Carburetors spacers can be a very useful tuning aid when working on your streetcar, or racecar. A spacer can be used to move the torque and power-band where it is more usable in your application, or they can be used to help work out inefficiencies in your combination.
4-Hole Spacers. As a rule of thumb a 4-hole designed spacer (4 individual holes one under each barrel of your carburetor) will increase your throttle response, and acceleration. They can also move the torque and power-band down in the RPM range. This is accomplished by keeping the air and fuel flowing in more of a column, which increases the air velocity. This can be a perfect addition if your vehicles throttle response is not as good as you’d like, or you’re getting passed when you pick up the throttle coming off of the corning. A 4-hole spacer can also help make up for something in the intake tract being larger than optimal (too large of a carburetor, cam, intake, etc.)
Open Spacers. As a rule of thumb an open designed spacer (1 big hole underneath your carburetor) will decrease your throttle response, and acceleration. They can also move the torque and power-band up in the RPM range. This is accomplished by increasing the plenum area, which will help in the higher RPM’s. This can be a perfect addition if your vehicle has traction problems when accelerating, or coming off of the corner. A 4-hole spacer can also help make up for something in the intake tract being smaller than optimal (too small of a carburetor, cam, intake, etc.)
Combination Spacers. A combination spacer (half 4-hole, and half open) can give you the best of both worlds. Increasing your throttle response, and acceleration over not using a spacer, and increasing or broadening the torque and power-band.
Plenum Dividers. A Plenum divider does as the name implies divides the plenum in an open plenum intake manifold from side to side. These are generally used to help prevent fuel slosh from side to side in high G load Oval-Track, or Road-Race applications. It is common on certain engines to have lean cylinders do to fuel slosh. A SBC oval track engine running on methanol can run lean on cylinders 3 & 5 while cylinders 4 & 6 will run rich. A plenum divider can help eliminate this.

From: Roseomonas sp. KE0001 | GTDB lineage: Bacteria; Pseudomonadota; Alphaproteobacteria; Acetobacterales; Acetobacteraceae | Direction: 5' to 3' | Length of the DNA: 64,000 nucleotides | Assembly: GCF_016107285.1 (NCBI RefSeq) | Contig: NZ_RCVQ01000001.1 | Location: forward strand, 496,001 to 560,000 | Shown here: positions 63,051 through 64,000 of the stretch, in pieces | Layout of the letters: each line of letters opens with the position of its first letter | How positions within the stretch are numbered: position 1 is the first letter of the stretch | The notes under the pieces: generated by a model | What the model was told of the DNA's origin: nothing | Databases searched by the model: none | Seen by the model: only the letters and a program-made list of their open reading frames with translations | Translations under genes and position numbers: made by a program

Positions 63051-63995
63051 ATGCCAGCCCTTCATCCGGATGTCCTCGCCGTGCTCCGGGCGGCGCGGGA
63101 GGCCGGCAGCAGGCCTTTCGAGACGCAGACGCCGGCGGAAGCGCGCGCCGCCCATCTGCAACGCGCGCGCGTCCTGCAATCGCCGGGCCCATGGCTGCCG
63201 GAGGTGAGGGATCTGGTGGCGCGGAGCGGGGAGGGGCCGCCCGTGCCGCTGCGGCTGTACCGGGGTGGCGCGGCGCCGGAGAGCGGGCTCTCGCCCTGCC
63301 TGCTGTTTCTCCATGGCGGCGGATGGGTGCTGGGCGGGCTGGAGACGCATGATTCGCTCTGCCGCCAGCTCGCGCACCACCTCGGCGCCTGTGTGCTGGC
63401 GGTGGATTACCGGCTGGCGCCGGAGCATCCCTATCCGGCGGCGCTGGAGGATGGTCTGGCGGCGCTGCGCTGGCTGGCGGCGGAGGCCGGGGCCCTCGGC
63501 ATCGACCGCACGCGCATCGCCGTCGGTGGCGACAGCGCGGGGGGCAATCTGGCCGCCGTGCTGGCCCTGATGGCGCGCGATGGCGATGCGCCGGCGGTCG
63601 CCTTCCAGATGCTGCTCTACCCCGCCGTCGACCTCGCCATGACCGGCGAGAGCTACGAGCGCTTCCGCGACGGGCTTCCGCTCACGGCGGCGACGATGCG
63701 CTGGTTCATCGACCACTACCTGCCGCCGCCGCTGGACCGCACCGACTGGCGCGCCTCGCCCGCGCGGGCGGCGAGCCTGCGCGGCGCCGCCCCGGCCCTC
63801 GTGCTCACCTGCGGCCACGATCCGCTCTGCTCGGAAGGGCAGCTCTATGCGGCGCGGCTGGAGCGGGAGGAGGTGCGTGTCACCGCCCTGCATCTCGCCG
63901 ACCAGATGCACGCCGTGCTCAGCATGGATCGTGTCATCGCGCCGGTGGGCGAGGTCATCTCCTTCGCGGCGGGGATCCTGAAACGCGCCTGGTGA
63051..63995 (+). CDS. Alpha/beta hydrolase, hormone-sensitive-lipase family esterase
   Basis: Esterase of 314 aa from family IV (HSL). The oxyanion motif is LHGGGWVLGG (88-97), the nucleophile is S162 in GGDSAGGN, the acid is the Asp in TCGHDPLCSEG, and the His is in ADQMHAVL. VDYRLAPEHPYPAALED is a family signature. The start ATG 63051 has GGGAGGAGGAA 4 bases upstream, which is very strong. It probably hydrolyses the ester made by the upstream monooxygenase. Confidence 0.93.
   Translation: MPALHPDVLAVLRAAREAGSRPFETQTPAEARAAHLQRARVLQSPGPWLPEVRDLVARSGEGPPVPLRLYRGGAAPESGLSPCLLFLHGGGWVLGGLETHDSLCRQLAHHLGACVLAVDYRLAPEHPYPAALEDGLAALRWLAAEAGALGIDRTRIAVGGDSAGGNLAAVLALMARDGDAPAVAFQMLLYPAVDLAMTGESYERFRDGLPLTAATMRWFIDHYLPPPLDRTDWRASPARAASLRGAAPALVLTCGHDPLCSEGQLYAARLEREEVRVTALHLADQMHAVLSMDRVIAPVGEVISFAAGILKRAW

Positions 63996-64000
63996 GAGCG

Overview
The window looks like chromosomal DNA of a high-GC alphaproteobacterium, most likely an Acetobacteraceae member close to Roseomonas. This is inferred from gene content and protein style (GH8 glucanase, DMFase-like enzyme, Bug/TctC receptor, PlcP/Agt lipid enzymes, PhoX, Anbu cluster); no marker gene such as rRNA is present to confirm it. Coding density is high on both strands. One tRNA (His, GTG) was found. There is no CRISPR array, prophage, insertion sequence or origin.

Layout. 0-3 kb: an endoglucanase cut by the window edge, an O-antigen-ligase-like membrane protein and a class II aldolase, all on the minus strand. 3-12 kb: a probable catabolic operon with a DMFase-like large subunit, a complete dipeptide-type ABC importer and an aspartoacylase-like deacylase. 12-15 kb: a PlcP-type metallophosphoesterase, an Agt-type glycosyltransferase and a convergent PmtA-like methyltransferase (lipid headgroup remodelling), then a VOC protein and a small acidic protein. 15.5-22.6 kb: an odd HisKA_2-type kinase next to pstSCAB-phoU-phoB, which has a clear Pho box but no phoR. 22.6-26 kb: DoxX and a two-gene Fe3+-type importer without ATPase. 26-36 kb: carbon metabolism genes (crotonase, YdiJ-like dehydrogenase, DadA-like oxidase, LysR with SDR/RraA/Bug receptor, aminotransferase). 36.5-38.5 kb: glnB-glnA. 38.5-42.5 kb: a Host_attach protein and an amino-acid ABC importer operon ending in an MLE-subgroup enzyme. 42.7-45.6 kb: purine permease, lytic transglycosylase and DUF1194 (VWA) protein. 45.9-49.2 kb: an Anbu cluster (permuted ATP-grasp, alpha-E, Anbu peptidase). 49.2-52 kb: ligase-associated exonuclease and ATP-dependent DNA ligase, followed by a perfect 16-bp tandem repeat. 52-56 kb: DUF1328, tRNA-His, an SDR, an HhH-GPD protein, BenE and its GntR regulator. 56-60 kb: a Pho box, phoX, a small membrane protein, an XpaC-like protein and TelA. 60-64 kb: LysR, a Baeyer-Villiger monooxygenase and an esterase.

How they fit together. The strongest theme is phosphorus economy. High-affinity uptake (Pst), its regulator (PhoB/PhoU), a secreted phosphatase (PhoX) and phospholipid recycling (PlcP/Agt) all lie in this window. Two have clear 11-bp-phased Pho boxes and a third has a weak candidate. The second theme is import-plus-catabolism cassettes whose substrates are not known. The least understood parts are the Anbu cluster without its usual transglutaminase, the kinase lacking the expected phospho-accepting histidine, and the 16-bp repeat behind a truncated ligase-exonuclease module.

Spacer thickness. Varying the thickness of your spacer will affect how it affects your engine. Normally the thicker the spacer the more of an affect if will have on your combination. Meaning if a ½” thick spacer helps you a little a 2” thick spacer can give you more of the same affect.
Spacer Material. There are many different types of materials used for manufacturing spacers. They all have pro’s and con’s. Wood for example is a great material as far as thermo efficiency, but can wick fuel, which is not safe. Plastic, or composite spacers are also very good at not transferring heat, but are not as strong, and can be harder to modify. Generally Phenolic fiber, or Aluminum is preferred. Phenolic is very good at not transferring heat, but can be hard to modify. Aluminum is not as good at heat dissipation, but can be ported or modified easily to work on specific applications.
Spacer Tuning. Since each spacer will react differently on each combination there is not a right or wrong type. Spacers are a great tool to have to help dial in a new combination, or tune your racecar for varying track conditions. Swapping out a spacer is a very simple change that can have great impact on the drivability of your streetcar, or racecar. Having a couple types, and thickness of spacers around is always a good investment.
Just did a search for carb spacers, and I read through a few threads started on the subject. My combo is going to be a NA 500+ olds motor. Is testing carburetor spacers something that's better to do on an engine dyno, or at the track, or possibly both? Also, any opinions on what manufacturer makes a better carb spacer than another? I have an alum HVH 1" four hole spacer right now, but after reading through some of these threads it looks like I might want to try an open spacer underneath the four hole for my new mill.